Advanced mathematical models, computational schemes as well as experimental techniques inspired by moving load problems are addressed. The colloquium is aimed at bringing together multidisciplinary expertise originating from diverse application areas. These include but not limited to the impact of high-speed railway transport on the environment, optimization and control of road vehicle systems, and harvesting of energy by moving sources.
The increase in the speeds of the loads motivates more elaborate analysis of resonant regimes, e.g. related to approaching the surface wave barrier. There is also a clear demand on general three-dimensional models, instead of simplified plane schemes which used to be wide spread for moving loads problems.
Three-dimensional dynamic modeling is one of the main focuses of the Colloquium. The modern computational technologies enable numerical analysis of various sophisticated setups taking into consideration realistic physical properties of the environment including anisotropy, pre-stress and layered structure, as well as a proper account of the geometry of moving objects. At the same time recent developments in the area of nearsurface elastodynamics, in particular, the specialized hyperbolic-elliptic formulations for Rayleigh wave fields drastically simplify the qualitative and quantitative analysis of the dynamic response due to moving loads. This makes possible a comprehensive approach to a number of practically important moving load problems.
 Contact Mechanics and Coupled Problems in Surface Phenomena
Date: 30 March 2015 – 2 April 2015 Location: IMT Institute for Advanced Studies, Lucca, Italy Website: http://575.euromech.org Contact:
Prof. Marco Paggi
IMT Institute for Advanced Studies
Piazza San Francesco 19
55100 Lucca, Italy
Prof. David Hills
Department of Engineering Science
University of Oxford
Parks Road, Oxford
UK, OX1 3PJ
The purpose of the Colloquium is to provide an exploratory multi-disciplinary workshop where engineers, mathematicians and physicists can meet and discuss about the latest trends in mathematical modelling, computational methods and experimental research on contact mechanics and coupled problems in surface phenomena. Areas of interest regard the solution of contact problems with smooth or rough boundaries in the presence of multiple fields, under small or large displacements. Selected topics: fluid-structure interaction at structural interfaces; thermo-hygro-mechanical coupling at interfaces; fracture and contact at interfaces; multi-physics interface problems in materials for energy applications; coupled tangential and contact problems; optimization of surface phenomena.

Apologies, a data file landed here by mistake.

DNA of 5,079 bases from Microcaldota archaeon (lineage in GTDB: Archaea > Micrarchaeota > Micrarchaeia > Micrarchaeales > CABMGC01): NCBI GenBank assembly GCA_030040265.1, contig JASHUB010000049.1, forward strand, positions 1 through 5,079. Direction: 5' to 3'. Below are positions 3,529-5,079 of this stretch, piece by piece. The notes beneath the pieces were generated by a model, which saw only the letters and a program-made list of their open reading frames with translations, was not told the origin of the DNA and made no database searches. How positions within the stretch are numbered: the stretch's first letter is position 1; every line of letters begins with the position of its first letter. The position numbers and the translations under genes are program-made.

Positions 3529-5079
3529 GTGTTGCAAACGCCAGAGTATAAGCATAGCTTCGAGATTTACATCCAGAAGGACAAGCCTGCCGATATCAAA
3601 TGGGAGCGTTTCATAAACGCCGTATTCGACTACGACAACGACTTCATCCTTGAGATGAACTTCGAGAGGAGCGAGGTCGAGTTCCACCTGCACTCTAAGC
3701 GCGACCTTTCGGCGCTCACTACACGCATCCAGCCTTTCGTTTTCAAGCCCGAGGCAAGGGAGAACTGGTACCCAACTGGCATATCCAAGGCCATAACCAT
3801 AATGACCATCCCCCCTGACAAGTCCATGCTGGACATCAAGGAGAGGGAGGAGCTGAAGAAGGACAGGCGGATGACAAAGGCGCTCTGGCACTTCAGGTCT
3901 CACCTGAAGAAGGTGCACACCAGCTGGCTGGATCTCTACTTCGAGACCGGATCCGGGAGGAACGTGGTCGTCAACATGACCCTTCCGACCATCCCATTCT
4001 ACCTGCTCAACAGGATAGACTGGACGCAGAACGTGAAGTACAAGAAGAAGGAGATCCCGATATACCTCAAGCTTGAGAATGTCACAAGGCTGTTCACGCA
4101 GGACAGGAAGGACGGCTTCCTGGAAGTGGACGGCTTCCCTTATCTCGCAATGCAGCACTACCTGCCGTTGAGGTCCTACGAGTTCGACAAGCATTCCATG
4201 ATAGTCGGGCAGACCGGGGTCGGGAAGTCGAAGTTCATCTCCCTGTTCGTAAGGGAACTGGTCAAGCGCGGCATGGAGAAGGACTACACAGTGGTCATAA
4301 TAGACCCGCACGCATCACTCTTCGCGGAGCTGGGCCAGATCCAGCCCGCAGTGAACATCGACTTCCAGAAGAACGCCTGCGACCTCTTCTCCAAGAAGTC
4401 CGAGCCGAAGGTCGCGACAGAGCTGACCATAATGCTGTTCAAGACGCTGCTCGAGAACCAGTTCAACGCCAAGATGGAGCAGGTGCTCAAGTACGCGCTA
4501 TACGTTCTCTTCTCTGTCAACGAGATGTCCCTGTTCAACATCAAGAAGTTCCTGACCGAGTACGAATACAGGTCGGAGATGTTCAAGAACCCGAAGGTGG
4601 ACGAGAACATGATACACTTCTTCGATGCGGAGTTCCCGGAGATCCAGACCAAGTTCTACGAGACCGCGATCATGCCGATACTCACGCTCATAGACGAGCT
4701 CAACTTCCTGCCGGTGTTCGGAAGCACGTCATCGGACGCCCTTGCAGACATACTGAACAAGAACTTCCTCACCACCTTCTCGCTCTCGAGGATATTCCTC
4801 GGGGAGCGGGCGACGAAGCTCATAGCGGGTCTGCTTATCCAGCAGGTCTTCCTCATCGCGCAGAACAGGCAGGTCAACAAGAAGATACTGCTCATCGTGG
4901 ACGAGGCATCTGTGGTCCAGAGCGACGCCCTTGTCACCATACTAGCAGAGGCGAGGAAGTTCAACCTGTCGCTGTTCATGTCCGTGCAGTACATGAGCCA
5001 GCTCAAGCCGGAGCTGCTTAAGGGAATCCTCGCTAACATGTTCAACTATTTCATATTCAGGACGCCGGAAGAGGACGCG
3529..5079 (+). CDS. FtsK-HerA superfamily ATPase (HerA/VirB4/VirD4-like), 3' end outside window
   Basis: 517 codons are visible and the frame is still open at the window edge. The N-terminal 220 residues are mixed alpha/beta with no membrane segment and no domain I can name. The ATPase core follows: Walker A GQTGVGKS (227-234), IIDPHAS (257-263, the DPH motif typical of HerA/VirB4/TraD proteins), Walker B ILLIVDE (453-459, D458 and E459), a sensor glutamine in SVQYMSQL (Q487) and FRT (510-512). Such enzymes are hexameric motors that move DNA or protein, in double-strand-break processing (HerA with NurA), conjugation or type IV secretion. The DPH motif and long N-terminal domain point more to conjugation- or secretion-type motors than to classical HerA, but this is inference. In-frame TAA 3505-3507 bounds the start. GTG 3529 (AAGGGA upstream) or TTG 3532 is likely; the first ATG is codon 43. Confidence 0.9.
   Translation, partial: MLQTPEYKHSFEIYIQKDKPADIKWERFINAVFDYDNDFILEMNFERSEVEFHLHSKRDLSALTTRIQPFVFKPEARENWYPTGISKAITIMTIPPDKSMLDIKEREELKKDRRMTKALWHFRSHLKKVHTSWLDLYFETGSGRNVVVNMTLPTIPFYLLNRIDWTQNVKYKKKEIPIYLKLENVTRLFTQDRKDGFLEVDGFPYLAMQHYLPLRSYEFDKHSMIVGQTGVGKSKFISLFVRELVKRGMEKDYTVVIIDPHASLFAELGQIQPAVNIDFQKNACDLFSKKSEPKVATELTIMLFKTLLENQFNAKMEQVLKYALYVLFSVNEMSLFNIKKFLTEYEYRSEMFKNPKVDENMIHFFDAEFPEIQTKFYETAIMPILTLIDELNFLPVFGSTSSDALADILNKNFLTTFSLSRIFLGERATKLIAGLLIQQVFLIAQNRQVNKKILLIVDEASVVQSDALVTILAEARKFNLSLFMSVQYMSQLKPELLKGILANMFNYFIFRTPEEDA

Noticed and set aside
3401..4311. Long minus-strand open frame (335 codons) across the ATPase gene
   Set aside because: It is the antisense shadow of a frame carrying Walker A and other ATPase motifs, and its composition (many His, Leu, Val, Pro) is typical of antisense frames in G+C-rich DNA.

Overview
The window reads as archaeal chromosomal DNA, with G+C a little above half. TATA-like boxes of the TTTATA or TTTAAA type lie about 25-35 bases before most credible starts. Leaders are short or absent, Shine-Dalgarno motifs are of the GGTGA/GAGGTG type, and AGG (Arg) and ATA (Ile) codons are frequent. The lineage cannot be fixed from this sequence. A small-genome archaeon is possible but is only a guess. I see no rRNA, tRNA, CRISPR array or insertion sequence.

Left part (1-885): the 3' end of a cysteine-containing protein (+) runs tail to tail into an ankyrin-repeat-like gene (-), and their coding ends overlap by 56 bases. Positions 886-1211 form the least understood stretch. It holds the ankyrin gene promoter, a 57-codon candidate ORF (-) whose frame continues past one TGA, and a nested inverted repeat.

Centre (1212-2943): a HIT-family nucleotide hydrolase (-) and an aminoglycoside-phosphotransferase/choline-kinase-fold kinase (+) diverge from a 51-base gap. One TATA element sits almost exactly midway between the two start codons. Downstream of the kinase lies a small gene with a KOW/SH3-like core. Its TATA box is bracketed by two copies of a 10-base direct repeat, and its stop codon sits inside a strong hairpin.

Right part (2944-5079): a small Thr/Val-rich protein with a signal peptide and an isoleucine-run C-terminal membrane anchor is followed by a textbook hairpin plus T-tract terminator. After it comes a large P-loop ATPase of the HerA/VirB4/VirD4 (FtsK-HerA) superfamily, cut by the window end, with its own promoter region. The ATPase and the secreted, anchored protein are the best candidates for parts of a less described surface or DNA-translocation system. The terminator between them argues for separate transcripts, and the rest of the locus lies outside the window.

Micromechanics of Metal Ceramic Composites
Date: 2 March 2015 – 5 March 2015 Location: IMWF-University of Stuttgart, Germany Website: http://577.euromech.org/ Contact:
Prof. Siegfried Schmauder
Institut für Materialprüfung
Werkstoffkunde und Festigkeitslehre (IMWF)
70569 Stuttgart, Germany
Prof. Vera Petrova
Faculty of Mathematics
Voronezh State University
University Sq. 1
394006 Voronezh, Russia
Email: vera_petrova@ math.vsu.ru
Prof. Ryszard Pyrz
Department of Mechanical and Manufacturing Engineering
9220 Aalborg Ø, Denmark
Prof. Holm Altenbach
Lehrstuhl für Technische Mechanik
Institut für Mechanik
Fakultät für Maschinenbau
39106 Magdeburg, Germany
Composites materials consist basically of two or more phases and are designed in such a way to produce desired properties for engineering application, e.g., in metal ceramic composites it is possible to combine the ability to undergo plastic deformation of the metal with the temperature resistance and hardness of ceramics. Among them there is a big class of advanced composites, functionally graded materials (FGMs), with a continually varying composition in a spatial direction and, accordingly, with continuous varying properties in this direction. The mechanical behavior of composites is evaluated on both microscopic and macroscopic scale levels to take into account inhomogeneities and interactions between inhomogeneities. Metal ceramic composites are applied in different fields, such as, nuclear energy (e.g. nuclear reactor components), aerospace (e.g. rocket engine components, space plane body), engineering (e.g. turbine blade, engine components), energy conversion as well as other applications. They are subjected to different thermal and mechanical loadings and have to resist high temperature, wear and aggressive environments which strongly influence the composite behavior and degradation. Cracks can initiate from initial defects or microcracks and appear during manufacturing or service. Therefore, the study of fracture of metal ceramic composites and structures is important for a better understanding of the fracture resistance of composite materials.